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Clear, PreCheck expand to airports throughout U.S.

July 27, 2012

30,000-Foot View

Clear, PreCheck expand to airports throughout U.S.
The Clear and PreCheck pre-screening programs are quickly expanding to airports across the U.S. PreCheck, operated by TSA, allows travelers to move more quickly through security checkpoints by allowing them to keep their shoes and jackets on. The program is available to elite frequent fliers on participating airlines, or costs $100 for five years if travelers opt in via CBP’s Global Entry Program. Clear, on the other hand, costs $179 per year and allows travelers to bypass the security line. However, travelers are still subject to standard TSA screening procedures. With Clear, travelers are also subject to a thumbprint or an iris scan. PCWorld Business Center (7/26)

Security Update

TSA fires 5 workers for failing to conduct random screening
Five Transportation Security Administration workers at Southwest Florida International Airport were terminated after a TSA investigation found that they failed to properly screen travelers last year. The investigation ultimately found that dozens of employees did not perform random screenings at the airport. Thirty-three employees were suspended. TSA spokeswoman Sari Koshetz said the failure to perform the additional screenings did not pose a threat to security. “The TSA investigation found that all passengers and their bags were screened and travelers were never in danger,” she said. “Our investigation determined that some employees did not follow the proper procedure for applying random, supplemental screening procedures which provide an additional layer of security.” Naples Daily News (Fla.) (7/26)

Trends & Technology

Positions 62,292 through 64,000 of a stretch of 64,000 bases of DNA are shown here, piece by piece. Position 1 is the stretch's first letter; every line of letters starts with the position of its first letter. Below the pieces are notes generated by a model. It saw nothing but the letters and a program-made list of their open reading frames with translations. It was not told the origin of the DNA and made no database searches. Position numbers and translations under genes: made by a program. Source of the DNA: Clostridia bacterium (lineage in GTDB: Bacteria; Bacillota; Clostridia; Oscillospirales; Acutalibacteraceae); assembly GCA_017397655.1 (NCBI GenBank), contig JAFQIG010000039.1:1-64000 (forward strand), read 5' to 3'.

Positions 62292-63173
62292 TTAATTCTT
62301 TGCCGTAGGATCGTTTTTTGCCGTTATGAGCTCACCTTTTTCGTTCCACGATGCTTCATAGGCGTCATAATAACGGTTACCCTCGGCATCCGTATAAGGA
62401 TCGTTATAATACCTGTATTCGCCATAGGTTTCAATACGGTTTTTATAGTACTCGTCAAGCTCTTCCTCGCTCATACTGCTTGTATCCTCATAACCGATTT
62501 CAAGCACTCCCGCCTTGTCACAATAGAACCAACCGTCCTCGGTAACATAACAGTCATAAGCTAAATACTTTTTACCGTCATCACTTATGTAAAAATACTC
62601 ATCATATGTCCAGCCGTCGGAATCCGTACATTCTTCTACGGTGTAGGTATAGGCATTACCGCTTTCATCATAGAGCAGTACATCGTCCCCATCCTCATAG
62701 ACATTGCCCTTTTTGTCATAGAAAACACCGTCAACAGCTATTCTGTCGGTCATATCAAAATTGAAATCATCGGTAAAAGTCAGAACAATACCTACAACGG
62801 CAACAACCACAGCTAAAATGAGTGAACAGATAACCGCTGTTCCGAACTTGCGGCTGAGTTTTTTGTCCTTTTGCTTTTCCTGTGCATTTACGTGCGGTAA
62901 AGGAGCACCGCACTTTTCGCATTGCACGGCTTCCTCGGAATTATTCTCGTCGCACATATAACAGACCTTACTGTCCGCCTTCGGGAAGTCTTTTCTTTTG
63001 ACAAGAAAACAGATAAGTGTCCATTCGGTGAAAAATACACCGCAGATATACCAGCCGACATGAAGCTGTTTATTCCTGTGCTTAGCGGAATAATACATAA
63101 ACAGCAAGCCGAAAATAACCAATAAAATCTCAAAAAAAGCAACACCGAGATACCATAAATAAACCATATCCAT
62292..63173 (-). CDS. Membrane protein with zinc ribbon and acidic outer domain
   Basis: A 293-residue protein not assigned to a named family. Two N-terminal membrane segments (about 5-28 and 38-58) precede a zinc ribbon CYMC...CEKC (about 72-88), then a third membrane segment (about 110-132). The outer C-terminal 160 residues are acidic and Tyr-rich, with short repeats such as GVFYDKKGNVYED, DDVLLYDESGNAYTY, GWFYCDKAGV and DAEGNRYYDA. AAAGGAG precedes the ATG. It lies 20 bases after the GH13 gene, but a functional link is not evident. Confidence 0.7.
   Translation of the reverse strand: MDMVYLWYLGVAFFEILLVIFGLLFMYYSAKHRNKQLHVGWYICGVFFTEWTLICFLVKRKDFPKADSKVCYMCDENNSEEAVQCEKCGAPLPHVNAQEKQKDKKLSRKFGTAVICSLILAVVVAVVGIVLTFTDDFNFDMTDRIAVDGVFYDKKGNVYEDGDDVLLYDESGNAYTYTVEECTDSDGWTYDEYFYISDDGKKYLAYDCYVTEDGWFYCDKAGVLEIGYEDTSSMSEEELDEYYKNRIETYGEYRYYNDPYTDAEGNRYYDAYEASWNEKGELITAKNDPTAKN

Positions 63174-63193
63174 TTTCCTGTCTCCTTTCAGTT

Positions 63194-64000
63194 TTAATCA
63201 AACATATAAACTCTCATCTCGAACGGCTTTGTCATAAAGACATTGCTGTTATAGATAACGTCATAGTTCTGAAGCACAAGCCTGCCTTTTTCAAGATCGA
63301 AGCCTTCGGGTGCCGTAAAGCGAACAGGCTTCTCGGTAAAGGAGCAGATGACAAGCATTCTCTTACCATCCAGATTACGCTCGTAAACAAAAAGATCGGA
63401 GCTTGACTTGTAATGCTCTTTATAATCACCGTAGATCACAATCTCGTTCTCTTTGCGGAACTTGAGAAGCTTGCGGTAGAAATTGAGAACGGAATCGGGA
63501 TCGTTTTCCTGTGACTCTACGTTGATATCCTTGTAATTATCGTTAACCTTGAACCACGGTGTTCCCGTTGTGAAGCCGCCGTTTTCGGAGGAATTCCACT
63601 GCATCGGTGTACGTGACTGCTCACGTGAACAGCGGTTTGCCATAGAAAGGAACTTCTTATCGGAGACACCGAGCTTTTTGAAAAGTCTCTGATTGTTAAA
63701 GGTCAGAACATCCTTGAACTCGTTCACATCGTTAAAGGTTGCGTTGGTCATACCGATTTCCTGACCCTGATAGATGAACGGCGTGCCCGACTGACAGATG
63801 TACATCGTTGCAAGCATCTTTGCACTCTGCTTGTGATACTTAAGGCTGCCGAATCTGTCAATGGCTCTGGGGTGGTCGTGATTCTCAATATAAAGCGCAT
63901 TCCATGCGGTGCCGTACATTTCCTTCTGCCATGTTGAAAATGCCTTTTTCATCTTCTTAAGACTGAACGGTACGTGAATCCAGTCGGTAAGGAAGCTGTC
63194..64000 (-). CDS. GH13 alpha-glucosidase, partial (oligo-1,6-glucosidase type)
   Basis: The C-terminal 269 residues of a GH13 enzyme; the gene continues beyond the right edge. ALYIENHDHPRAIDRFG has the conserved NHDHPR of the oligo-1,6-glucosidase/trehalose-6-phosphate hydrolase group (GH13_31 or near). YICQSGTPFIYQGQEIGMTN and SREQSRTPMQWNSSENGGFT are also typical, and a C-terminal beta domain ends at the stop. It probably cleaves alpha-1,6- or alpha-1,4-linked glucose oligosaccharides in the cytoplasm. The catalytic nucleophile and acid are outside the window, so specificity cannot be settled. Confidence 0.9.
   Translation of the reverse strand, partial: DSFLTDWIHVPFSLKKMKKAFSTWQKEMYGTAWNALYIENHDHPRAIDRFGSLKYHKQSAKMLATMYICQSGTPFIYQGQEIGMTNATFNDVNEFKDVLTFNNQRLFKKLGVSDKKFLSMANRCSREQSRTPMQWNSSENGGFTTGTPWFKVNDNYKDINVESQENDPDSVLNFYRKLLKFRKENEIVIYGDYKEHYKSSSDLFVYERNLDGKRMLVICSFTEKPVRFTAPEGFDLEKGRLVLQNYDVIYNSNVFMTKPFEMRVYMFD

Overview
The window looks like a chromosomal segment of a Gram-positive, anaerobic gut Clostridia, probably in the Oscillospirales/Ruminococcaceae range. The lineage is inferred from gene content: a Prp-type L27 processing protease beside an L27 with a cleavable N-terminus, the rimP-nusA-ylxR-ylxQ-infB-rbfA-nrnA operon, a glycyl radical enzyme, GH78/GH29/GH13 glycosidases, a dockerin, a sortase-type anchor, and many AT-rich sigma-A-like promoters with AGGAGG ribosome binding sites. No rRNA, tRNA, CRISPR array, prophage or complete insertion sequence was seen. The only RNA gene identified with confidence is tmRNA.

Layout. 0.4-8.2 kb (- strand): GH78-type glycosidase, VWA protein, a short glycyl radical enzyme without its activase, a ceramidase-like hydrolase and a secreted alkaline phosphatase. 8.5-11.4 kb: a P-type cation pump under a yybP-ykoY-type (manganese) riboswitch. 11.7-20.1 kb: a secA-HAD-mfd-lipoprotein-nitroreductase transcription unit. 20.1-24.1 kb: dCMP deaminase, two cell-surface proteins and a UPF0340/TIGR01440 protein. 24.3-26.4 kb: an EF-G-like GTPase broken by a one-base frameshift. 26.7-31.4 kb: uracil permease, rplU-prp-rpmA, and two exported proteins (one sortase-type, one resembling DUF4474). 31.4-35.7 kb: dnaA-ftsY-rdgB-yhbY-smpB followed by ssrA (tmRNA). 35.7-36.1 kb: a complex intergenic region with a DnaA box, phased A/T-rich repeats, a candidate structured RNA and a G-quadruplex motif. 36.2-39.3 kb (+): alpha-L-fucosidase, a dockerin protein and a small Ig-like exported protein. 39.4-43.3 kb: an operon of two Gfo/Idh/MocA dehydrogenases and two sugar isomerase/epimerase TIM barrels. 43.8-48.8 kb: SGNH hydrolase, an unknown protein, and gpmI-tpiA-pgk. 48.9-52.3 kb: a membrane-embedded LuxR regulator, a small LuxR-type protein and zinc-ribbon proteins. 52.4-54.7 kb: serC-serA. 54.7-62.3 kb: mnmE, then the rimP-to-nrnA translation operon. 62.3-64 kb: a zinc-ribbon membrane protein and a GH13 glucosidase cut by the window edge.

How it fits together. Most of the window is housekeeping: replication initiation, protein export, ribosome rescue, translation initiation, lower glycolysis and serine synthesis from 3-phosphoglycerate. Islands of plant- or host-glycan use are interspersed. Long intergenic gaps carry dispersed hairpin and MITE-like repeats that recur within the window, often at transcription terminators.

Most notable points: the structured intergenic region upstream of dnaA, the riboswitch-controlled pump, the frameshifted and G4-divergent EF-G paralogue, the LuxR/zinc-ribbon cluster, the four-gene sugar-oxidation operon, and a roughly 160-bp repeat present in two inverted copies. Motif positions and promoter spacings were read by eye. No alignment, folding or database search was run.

Q1 average airfare rose 4.8% year-over-year, DOT says
The Transportation Department’s Bureau of Transportation Statistics reports that the average domestic airfare for the first quarter jumped to $373, from $356 in the first quarter of 2011. This represents a 4.8% increase from the same period a year ago and sets a record for any quarter. The Wall Street Journal/Dow Jones Newswires (7/26) CNN (7/26)

Airline News Spotlight

Alaska Air Group posts $67.5M profit for Q2
Alaska Air Group, the parent company of Alaska Airlines and Horizon Air, has posted a profit of $67.5 million for the second quarter. The figure was more than double the $28.8 million reported for the second quarter a year ago. Revenue for the quarter rose by 9.3%. The Wall Street Journal/Dow Jones Newswires (7/26)

American Airlines and US Airways CEOs comment on possible merger
American Airlines CEO Tom Horton says he approached US Airways CEO Doug Parker first about a possible merger, not vice versa. Parker says he is skeptical of an American Airlines plan to send nondisclosure agreements to five airlines to evaluate the prospect of a merger. American Airlines parent company AMR filed for bankruptcy protection in November. Tulsa World (Okla.)/The Associated Press (7/26) The Wall Street Journal (7/25)

Outside vendors will perform some United cargo work
United Airlines’ ongoing integration with Continental Airlines will require it to outsource some of its cargo operations. United will outsource some operations in Houston and other airports. “We have been analyzing our staffing across our business, and we’ve concluded that it makes financial and operational sense to transition cargo operations to outside vendors,” United spokeswoman Christen David said. She noted that the airline will continue to perform plane-side cargo handling. Houston Chronicle (7/26) USA TODAY/Today in the Sky blog (7/26) Chicago Tribune (free registration) (7/26) The Wall Street Journal (7/27)

United Continental reports $339M earnings for Q2
United Continental Holdings has reported earnings of $339 million for the second quarter, compared to earnings of $538 million for the same quarter the previous year. The carrier’s revenue rose by 1.3% for the quarter, but it continues to face costs from the merger of United Airlines and Continental Airlines. USA TODAY/The Associated Press (7/26)

Policy & Regulatory

No-fly list lawsuit may proceed, appeals court rules
A lawsuit that seeks to remove 15 people from the no-fly list or require the government to tell them why they are on the list may proceed in federal court, a federal appeals court ruled. A lower court had dismissed the case last year on the grounds that it had no jurisdiction over Transportation Security Administration policies. The appeals court found that the Terrorist Screening Center, not the TSA, can remove the individuals from the list. The district court has jurisdiction over the center, according to the appeals court. The Washington Post/The Associated Pre

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